A desperate and largely unknown humanitarian crisis is deteriorating in the Lake Chad Basin region of West Africa, forcing millions of people to flee their homes and leaving millions more in need of humanitarian assistance. Oxfam is providing life-saving support but help is urgently needed to prevent the crisis turning into a catastrophe.
Last week when I arrived in Arua and Adjumani I was shocked.
The two northern Uganda districts have, since December, taken in more than 60,000 South Sudanese who have sought refuge from the deplorable violence in their home country. What jolted me, however, weren’t the urgent needs like water and sanitation that Oxfam and our Ugandan partners are rushing to provide. Instead, I was struck by the relative calm and the determined patience shown by the refugees I met.People queue up for water at Ocea transit center in Uganda. One hand pump serves thousands of refugees. Photo: Dorah Ntunga/Oxfam
In a hot and dusty place called Ocea, in Arua district, where Oxfam is coordinating a clean water operation for 8,000 refugees, I met 38-year-old Deng Bol. With the eloquence of a teacher (his profession before having to flee), he tells me he prefers to be addressed by his full name, as it helps him recall his father.
“Okay, Deng Bol!” I said, “How many languages do you speak?”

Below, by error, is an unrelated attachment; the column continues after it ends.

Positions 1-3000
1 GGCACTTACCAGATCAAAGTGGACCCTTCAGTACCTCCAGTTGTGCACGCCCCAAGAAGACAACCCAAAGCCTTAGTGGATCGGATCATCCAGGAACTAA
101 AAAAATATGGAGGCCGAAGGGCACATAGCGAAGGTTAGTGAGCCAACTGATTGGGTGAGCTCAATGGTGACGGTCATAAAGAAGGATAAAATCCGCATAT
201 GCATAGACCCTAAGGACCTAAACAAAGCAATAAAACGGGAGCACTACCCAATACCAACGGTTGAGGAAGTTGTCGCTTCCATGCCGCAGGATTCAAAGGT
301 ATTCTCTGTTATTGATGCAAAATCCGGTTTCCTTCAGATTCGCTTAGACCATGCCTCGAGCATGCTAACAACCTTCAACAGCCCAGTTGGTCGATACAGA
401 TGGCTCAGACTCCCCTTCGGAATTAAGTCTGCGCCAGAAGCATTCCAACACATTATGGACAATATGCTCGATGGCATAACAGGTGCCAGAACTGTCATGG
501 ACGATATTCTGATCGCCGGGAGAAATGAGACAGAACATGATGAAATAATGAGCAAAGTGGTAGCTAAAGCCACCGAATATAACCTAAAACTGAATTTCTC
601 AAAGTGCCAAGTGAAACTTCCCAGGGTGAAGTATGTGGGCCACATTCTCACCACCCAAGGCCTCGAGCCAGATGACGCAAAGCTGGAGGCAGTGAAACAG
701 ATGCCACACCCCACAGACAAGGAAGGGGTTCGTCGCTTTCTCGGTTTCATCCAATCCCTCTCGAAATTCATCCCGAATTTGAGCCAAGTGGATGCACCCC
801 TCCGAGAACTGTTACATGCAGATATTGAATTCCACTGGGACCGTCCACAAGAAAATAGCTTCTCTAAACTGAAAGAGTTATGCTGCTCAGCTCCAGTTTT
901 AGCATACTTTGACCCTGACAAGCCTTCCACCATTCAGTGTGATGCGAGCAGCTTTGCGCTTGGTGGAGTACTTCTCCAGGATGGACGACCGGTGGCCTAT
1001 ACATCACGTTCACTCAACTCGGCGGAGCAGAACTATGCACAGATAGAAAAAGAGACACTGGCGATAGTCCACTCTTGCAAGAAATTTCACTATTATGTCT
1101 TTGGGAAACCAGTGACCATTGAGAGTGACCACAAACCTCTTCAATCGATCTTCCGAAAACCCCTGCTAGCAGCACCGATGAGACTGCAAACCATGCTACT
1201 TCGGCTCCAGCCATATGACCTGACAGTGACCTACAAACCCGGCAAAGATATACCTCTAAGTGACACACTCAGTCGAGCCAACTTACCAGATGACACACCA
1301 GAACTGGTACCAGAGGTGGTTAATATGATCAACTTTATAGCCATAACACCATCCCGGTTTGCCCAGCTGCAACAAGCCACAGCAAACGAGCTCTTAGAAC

“Four,” he tells me. “English, Nuer, Arabic and Dinka, my mother tongue. It’s so I can connect with as many of my students as possible.”
Uganda's generous host communities
I ask him why he came to Uganda and Deng Bol begins to tell me about the awful violence that leveled his hometown of Bor. His sister was shot and killed, leaving behind her five-month-old daughter. Another sister, just three years old, survived, but with a bullet lodged in her shoulder.
As I talked to Deng Bol and others – Dinka and Nuer alike – I learned how awfully common such tragic stories are in Arua and Adjumani. So many people lost their loved ones, yet more than 60,000 of them have persevered and reached Uganda. The host communities have graciously received them and provided land. It’s now our duty – as Oxfam, but also as good neighbors – to support them as we call on leaders throughout the region to ensure the tenuous ceasefire holds.
“I hope for an opportunity to teach”
Rather than blame one side or another, Deng Bol chooses to live in the present, and he leaves me with a lesson I won’t soon forget. “At the moment I hope for an opportunity to teach, because that’s what I am, a teacher. But our future has been left in the hands of politicians and those who can influence them,” Deng Bol says. “If the fighting does not stop, then we cannot go back home.”
Deng Bol and all the South Sudanese refugees need assistance now to survive and recover, but the most important help we all can give to them is a lasting ceasefire in South Sudan so that reconciliation and healing can begin.
Peter Kamalingin is Oxfam's Country Director in Uganda. Follow him on twitter: @kampetero.
See the latest photos of Oxfam's humanitarian response in South Sudan: